O the mix and severity of these challenges largely

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o The mix and severity of these challenges largely set the development constraints and policy priorities of a developing nation. Lower Levels of Living and Productivity: o All countries with averages below what is defined as high income are considered developing in most taxonomies. o The vicious cycle of poverty: At very low income levels, low income may lead to low investment in education and health as well as plant and equipment and infrastructure, which in turn leads to low productivity and economic stagnation. This has been referred to as the poverty trap or by Nobel laureate Gunnar Myrdal as “circular and cumulative causation”. o There is no necessary correlation between country size in population or area and economic development. Lower Levels of Human capital o Human capital includes health, education and skills
o It is vital to a countries present and future economic growth and development Higher Levels of Inequality and Absolute Poverty: o The magnitude and extent of poverty in any country depend on two factors: the average level of national income and the degree of inequality in its distribution. The more unequal the distribution, the greater the incidence of poverty The lower the average income level, the greater the incidence of poverty o Therefore it is also necessary to look at the gap between rich and poor within individual LDCs (we cannot confine our attention to averages) o Inequality is often higher in developing countries than developed o This is particularly the case in many resource-rich developing countries o Hence inequality varies greatly among developing countries, with generally lower inequality in Asia o Other: Absolute poverty = a specific minimum level of income needed to satisfy basic physical needs. Most of the reduction in extreme poverty in recent years has occurred in East Asia Not only do poverty and inequality result in distorted growth, but they can also be a cause of it. Higher Population Growth Rates: o There is a very wide range of crude birth rates around the world (births per 1000 population), however in general developing countries have a much higher birth rate than developed countries, which often have birth rates near or even below replacement o Developing countries also contend with greater dependency burdens than rich nations: Both older people and children are often referred to as an economic dependency burden: The overall dependency burden represents about one-third of the populations of developed countries but almost 40% of the populations of the less developed nations This means that the active labour force has to support proportionally more people in developing countries o Facts: More than five-sixths of all the people in the world now live in the developing world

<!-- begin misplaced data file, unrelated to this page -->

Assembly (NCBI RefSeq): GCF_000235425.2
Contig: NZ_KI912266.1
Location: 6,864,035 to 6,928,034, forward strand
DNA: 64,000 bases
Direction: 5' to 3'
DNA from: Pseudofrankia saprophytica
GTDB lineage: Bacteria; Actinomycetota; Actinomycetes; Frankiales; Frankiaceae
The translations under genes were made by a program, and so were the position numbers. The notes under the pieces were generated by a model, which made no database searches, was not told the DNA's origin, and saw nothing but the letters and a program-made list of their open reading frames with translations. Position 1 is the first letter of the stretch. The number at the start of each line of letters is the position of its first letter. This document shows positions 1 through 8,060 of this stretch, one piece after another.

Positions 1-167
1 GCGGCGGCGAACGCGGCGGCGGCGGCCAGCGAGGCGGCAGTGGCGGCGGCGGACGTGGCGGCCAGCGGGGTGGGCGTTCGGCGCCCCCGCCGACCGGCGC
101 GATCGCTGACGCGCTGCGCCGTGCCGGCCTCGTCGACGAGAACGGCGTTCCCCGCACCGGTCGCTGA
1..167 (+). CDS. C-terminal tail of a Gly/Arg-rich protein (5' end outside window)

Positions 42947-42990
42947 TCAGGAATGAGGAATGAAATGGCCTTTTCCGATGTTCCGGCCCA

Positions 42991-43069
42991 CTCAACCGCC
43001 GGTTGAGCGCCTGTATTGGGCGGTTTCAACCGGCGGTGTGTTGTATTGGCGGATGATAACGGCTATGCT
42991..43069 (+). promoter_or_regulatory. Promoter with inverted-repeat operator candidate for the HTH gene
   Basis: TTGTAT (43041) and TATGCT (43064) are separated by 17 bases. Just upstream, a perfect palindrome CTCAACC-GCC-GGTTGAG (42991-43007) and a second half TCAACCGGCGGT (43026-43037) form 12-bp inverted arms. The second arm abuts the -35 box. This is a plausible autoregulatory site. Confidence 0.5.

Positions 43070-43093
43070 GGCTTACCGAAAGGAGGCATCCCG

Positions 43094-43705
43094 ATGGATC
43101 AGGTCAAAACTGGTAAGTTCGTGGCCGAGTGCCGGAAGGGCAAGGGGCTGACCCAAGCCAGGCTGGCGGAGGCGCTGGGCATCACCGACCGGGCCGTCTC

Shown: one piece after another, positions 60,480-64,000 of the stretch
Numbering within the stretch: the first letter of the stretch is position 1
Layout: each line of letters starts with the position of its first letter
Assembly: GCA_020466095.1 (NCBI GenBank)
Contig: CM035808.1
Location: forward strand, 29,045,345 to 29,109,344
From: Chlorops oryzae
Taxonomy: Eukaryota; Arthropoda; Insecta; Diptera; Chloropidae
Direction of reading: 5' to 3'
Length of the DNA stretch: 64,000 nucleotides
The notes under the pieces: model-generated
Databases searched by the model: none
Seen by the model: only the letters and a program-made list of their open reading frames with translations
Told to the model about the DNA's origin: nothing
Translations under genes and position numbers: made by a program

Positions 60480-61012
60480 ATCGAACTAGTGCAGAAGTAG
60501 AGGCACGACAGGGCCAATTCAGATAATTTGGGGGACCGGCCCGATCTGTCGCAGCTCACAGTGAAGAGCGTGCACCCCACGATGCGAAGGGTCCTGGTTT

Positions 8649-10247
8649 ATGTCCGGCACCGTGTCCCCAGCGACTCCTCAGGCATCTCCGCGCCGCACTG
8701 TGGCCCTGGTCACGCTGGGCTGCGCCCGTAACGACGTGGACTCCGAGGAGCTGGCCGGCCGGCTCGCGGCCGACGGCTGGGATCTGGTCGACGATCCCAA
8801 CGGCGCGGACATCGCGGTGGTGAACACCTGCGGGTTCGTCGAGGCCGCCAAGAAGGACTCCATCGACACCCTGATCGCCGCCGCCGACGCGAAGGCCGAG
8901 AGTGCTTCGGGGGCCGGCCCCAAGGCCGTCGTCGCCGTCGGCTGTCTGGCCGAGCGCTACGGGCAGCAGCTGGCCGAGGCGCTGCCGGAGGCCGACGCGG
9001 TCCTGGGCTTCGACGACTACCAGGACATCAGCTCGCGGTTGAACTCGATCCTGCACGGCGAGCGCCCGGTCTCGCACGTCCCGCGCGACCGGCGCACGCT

Children under age 15 make up 32% of the developing countries, 17% of developing countries Greater Social Fractionalization: o Developing nations face a variety of governance challenges o

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